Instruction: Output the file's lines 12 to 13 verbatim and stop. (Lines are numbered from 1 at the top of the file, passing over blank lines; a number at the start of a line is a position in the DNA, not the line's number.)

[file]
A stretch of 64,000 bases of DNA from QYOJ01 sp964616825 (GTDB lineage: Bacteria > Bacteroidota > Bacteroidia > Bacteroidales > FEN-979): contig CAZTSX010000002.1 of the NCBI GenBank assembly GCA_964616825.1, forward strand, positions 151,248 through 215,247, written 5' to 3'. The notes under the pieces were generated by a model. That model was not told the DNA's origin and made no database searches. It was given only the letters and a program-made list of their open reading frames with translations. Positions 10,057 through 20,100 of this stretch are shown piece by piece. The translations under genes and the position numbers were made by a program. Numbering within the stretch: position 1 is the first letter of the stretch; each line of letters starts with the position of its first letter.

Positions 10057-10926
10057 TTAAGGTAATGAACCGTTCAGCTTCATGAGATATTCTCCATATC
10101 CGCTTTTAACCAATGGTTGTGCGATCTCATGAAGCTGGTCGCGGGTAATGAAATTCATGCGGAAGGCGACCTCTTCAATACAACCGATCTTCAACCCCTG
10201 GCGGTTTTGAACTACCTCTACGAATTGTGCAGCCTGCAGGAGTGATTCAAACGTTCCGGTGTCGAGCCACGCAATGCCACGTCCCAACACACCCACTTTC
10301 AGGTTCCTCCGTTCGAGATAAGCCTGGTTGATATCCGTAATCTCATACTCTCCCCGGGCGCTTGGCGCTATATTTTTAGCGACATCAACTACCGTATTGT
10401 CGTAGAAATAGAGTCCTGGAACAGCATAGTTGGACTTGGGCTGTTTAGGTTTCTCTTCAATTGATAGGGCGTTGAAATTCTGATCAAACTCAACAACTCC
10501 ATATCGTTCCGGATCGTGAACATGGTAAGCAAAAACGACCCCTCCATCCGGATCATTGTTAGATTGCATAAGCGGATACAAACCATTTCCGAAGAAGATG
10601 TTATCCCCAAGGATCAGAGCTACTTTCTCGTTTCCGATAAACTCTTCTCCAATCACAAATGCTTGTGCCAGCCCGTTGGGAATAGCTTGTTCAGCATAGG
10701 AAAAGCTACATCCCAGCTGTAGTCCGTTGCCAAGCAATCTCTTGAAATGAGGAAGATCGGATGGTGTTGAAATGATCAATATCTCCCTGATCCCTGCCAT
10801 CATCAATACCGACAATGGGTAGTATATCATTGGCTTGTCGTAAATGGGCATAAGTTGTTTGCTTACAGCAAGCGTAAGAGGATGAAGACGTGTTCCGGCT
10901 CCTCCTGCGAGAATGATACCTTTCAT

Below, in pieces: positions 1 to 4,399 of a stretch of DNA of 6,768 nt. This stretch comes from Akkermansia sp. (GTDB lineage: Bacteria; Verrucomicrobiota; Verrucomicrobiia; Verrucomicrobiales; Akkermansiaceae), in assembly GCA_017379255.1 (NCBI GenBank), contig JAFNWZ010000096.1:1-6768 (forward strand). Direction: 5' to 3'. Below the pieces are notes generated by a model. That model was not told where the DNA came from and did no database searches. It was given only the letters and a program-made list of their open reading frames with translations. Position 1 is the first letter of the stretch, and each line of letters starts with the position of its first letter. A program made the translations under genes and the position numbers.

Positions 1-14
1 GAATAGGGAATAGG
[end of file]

10901 CCTCCTGCGAGAATGATACCTTTCAT

Below, in pieces: positions 1 to 4,399 of a stretch of DNA of 6,768 nt. This stretch comes from Akkermansia sp. (GTDB lineage: Bacteria; Verrucomicrobiota; Verrucomicrobiia; Verrucomicrobiales; Akkermansiaceae), in assembly GCA_017379255.1 (NCBI GenBank), contig JAFNWZ010000096.1:1-6768 (forward strand). Direction: 5' to 3'. Below the pieces are notes generated by a model. That model was not told where the DNA came from and did no database searches. It was given only the letters and a program-made list of their open reading frames with translations. Position 1 is the first letter of the stretch, and each line of letters starts with the position of its first letter. A program made the translations under genes and the position numbers.